The pilot reported that, on short final, the airspeed was about 65 to 70 knots with full flaps, and he observed the 2 light precision approach path lights indicating 2 white lights. The left wing dropped, and he did not hear the stall warning horn. The left main landing gear touched down hard, the right main landing gear collapsed, and the airplane veered off the runway to the right. The pilot reported that the airplane hit an "air pocket" and crashed.

A witness, located on the ramp, observed the accident airplane head-on coming in very low and slow. He saw the airplane aerodynamically stall and the right wing dropped. The right wing impacted the ground, followed by the right landing gear and then the nose landing gear. The landing gear assemblies separated from the airplane which skidded to an abrupt halt.

The airplane sustained substantial damage to both wings.

The pilot reported that there were no preaccident mechanical failures or malfunctions with the airplane that would have precluded normal operation.

The pilot did not submit the NTSB Form 6120.1 Pilot/Operator Aircraft Accident/Incident Report. 

Pilot Information

Certificate: Commercial
Age: 27, Male
Airplane Rating(s): Multi-engine Land; Single-engine Land
Seat Occupied: Unknown
Other Aircraft Rating(s): None
Restraint Used: Unknown
Instrument Rating(s): Airplane
Second Pilot Present: No
Instructor Rating(s): None
Toxicology Performed: No
Medical Certification: Class 1 Without Waivers/Limitations
Last FAA Medical Exam: 12/02/2013
Occupational Pilot:
Last Flight Review or Equivalent:
Flight Time:

Aircraft and Owner/Operator Information

Aircraft Make: PIPER
Registration: N5560W
Model/Series: PA28 150
Aircraft Category: Airplane
Year of Manufacture: 1962
Amateur Built: No
Airworthiness Certificate: Normal
Serial Number: 28-653
Landing Gear Type:  Tricycle
Seats: 4
Date/Type of Last Inspection:  Unknown
Certified Max Gross Wt.: 2150 lbs
Time Since Last Inspection:
Engines: 1 Reciprocating
Airframe Total Time:
Engine Manufacturer: LYCOMING
ELT:
Engine Model/Series: O-320 SERIES
Registered Owner: 2BAPILOTNYC CORP
Rated Power: hp
Operator: On file
Operating Certificate(s) Held: None 

Meteorological Information and Flight Plan

Conditions at Accident Site: Visual Conditions
Condition of Light: Day
Observation Facility, Elevation: KFRG, 81 ft msl
Distance from Accident Site: 0 Nautical Miles
Observation Time: 2153 UTC
Direction from Accident Site: 317°
Lowest Cloud Condition: Clear
Visibility:  10 Miles
Lowest Ceiling: None
Visibility (RVR):
Wind Speed/Gusts: 10 knots /
Turbulence Type Forecast/Actual: None / None
Wind Direction: 220°
Turbulence Severity Forecast/Actual: N/A / N/A
Altimeter Setting: 30.15 inches Hg
Temperature/Dew Point: 19°C / 11°C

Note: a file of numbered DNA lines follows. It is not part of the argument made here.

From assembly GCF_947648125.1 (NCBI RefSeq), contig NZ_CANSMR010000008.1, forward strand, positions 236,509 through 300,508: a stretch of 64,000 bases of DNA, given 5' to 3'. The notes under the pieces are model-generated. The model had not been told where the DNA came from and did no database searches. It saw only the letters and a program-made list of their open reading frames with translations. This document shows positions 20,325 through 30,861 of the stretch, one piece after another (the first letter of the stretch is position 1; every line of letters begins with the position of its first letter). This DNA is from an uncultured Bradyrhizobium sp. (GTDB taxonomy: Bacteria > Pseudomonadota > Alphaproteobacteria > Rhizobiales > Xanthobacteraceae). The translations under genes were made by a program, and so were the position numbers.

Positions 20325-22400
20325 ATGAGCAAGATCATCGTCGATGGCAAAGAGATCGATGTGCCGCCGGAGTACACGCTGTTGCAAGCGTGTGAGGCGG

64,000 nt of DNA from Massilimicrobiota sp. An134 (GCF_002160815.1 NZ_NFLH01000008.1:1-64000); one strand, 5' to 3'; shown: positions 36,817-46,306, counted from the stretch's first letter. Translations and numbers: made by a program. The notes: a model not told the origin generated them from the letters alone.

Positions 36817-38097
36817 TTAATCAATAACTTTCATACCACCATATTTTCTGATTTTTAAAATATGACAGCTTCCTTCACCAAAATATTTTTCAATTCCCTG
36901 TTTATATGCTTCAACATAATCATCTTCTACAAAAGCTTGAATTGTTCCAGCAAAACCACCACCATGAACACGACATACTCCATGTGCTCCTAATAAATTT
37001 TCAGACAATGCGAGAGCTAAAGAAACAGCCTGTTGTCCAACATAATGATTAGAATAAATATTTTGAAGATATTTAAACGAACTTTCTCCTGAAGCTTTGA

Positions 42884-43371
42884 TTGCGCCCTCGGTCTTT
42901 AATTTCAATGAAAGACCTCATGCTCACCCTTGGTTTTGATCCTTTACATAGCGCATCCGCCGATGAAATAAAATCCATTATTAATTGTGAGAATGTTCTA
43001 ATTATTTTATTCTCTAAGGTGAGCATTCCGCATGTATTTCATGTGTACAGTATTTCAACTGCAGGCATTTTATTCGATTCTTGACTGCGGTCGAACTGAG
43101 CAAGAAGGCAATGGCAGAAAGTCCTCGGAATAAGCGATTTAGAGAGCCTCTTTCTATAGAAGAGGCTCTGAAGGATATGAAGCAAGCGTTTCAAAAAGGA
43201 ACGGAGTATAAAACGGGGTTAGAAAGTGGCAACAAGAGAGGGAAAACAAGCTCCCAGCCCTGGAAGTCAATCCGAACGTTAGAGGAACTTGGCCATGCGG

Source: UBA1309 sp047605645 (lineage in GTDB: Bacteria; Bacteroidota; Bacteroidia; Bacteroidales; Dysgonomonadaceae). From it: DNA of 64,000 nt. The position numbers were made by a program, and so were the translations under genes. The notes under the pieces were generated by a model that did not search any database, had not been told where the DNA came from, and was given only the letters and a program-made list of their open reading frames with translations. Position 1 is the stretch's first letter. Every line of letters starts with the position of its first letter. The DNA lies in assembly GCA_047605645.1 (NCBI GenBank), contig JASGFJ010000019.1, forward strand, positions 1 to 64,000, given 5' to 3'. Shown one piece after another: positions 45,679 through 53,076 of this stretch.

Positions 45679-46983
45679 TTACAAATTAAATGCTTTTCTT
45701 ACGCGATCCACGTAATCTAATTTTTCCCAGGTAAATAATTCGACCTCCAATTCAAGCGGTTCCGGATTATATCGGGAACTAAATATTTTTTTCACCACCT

Precipitation and Obscuration: No Obscuration; No Precipitation
Departure Point:
Type of Flight Plan Filed: Unknown
Destination: Farmingdale, NY (FRG)
Type of Clearance: Unknown
Departure Time:
Type of Airspace: Class D

Airport Information

Airport: REPUBLIC (FRG)
Runway Surface Type: Asphalt
Airport Elevation: 80 ft
Runway Surface Condition: Dry
Runway Used: 19
IFR Approach: None
Runway Length/Width: 5516 ft / 150 ft
VFR Approach/Landing: Full Stop

Wreckage and Impact Information

Crew Injuries: 1 None
Aircraft Damage: Substantial
Passenger Injuries: 1 Minor, 1 None
Aircraft Fire: None
Ground Injuries: N/A
Aircraft Explosion: None
Total Injuries: 1 Minor, 2 None
Latitude, Longitude:  40.731944, -73.414444 (est)

United Parcel Service, Boeing 747-800, N605UP: Incident occurred May 21, 2018 at Ted Stevens Anchorage International Airport (PANC), Anchorage, Alaska

Federal Aviation Administration / Flight Standards District Office; Anchorage

Flight 5X-63: Broke runway lights, dumped fuel and returned. Landed and upon landing aircraft blew a tire and was towed.

http://registry.faa.gov/N605UP

Date: 22-MAY-18
Time: 00:04:00Z
Regis#: UNK
Aircraft Make: BOEING
Aircraft Model: 748
Event Type: INCIDENT
Highest Injury: UNKNOWN
Aircraft Missing: No
Damage: NONE
Activity: CARGO
Flight Phase: TAKEOFF (TOF)
Operation: 121
Aircraft Operator: UNITED PARCEL SERVICE
Flight Number: 63
City: ANCHORAGE
State: ALASKA

SkyWest 5189, Canadair Regional Jet CRJ-200: Incident occurred May 21, 2018 at Los Angeles International Airport (KLAX), California

Federal Aviation Administration / Flight Standards District Office; Los Angeles

SkyWest 5189: Reported flight attendant with minor injury due to wake turbulence.

Date: 21-MAY-18
Time: 18:20:00Z
Regis#: UNK
Aircraft Make: UNK
Aircraft Model: UNK
Event Type: INCIDENT
Highest Injury: MINOR
Aircraft Missing: No
Damage: NONE
Activity: ON DEMAND
Flight Phase: APPROACH (APR)
Operation: 135
Aircraft Operator: SKY WEST
Flight Number: 5189
City: LOS ANGELES
State: CALIFORNIA

SkyWest 5318, Canadair Regional Jet CRJ-200: Incident occurred May 22, 2018 at Redding Municipal Airport ( KRDD), Shasta County, California



REDDING, Calif. — UPDATE: